To evaluate the progress of the policy underlying reasons behind such a large variation in life expectancy must be understood. There is an overwhelming amount of data outlining the dire state of Indigenous Australian’s health. One study found that of the 413 participants attending a Queensland health clinic, 23% had depression, 48% had oral problems, 61% were overweight or obese, 67% currently smoked, 36% consumed harmful levels of alcohol and 29% used marijuana (Spurling, Hayman, & Cooney, 2009). While the study was limited by the small number of respondents, the data it provided can still give an understanding of the major health issues affecting Indigenous people living in accessible or highly accessible areas in Queensland (Australian Government, 2001).

Diagnosable medical conditions only represent one of the factors that determine overall health of an individual (Fleming & Parker, 2009). Nutrition and nutritional status also play an important role in general health and has been noted as a major determinant of excess mortality and morbidity rates among Indigenous Australians (Lee, Leonard, Moloney, & Minniecon, 2009). Brimblecombe and O’Dea (2009), found that in the Northern Territory, Indigenous Australians are consuming diets high in refined carbohydrates and low in fresh fruit and vegetables. The study which collected supply data from food outlets also and more importantly deduced a clear reason for this; cost. They found that given most of the people in the community relied heavily on Government pensions and allowances they therefore did not have the money to spend on a more expensive and healthier diet. Although this study was only carried out over three months the findings are supported by Lee et al. who suggest that Indigenous Australians spend up to 36% of the weekly family income on food, about twice the amount that non-Indigenous Australians spend. Given the lower socio-economic status of the people in the Indigenous community this is not surprising.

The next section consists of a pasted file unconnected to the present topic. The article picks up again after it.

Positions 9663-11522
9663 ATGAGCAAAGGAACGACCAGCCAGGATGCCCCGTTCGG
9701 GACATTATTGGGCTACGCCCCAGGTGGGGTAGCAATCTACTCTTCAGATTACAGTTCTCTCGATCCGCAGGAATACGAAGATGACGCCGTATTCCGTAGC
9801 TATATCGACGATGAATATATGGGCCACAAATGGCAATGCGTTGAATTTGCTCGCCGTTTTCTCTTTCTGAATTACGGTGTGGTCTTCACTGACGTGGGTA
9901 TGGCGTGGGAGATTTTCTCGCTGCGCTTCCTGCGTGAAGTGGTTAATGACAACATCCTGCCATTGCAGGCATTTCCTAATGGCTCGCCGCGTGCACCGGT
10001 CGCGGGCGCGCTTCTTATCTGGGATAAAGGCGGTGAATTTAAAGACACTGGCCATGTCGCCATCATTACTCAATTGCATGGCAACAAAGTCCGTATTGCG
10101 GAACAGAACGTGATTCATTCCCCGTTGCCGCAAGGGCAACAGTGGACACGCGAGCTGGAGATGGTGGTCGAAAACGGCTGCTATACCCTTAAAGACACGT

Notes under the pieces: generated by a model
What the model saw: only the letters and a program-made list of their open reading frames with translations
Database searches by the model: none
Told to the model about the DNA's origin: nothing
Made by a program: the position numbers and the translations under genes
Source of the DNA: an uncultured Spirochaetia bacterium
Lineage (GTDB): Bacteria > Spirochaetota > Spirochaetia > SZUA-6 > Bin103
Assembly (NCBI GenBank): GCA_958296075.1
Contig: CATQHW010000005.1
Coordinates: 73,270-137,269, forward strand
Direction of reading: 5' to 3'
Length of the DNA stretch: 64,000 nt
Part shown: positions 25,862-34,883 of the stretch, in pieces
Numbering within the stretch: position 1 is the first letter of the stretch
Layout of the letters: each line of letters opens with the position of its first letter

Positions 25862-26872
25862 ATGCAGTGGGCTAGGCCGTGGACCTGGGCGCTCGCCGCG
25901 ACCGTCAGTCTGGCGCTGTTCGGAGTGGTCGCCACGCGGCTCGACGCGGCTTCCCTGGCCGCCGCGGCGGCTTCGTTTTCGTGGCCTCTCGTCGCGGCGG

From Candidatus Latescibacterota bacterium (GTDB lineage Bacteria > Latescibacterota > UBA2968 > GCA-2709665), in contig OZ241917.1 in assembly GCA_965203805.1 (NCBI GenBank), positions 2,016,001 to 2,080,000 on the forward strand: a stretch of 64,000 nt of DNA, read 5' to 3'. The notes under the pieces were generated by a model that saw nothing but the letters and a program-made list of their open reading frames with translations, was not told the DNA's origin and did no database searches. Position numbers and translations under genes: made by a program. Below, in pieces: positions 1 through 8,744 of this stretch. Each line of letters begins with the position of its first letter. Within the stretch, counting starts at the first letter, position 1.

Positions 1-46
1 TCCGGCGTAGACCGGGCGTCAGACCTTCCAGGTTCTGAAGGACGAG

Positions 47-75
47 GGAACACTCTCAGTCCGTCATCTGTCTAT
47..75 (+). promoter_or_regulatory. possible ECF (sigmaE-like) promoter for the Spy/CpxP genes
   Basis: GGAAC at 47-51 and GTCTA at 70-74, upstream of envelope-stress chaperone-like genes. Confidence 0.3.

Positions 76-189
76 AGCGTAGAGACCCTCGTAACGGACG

Disparities in Social Economic Status (SES) also lead to poor nutritional status. A study in 2009 discovered that in 2006 a mere 53.34% of Indigenous Australians had an income over half the Australian median compared to 76.16% of non-Indigenous Australians in the same year (Biddle, 2009). The same study also found that while 45.55% of Indigenous Australians were employed only 7.35% were employed as anything higher than a manager’s position compared to 19.53% of non-Indigenous Australians. Poor nutritional status in turn leads to high rates of diet-related chronic disease among Indigenous Australians. If the gap in health is to ever truly close, these problems must first be dealt with using appropriate programs and services.
(Biddle, 2009)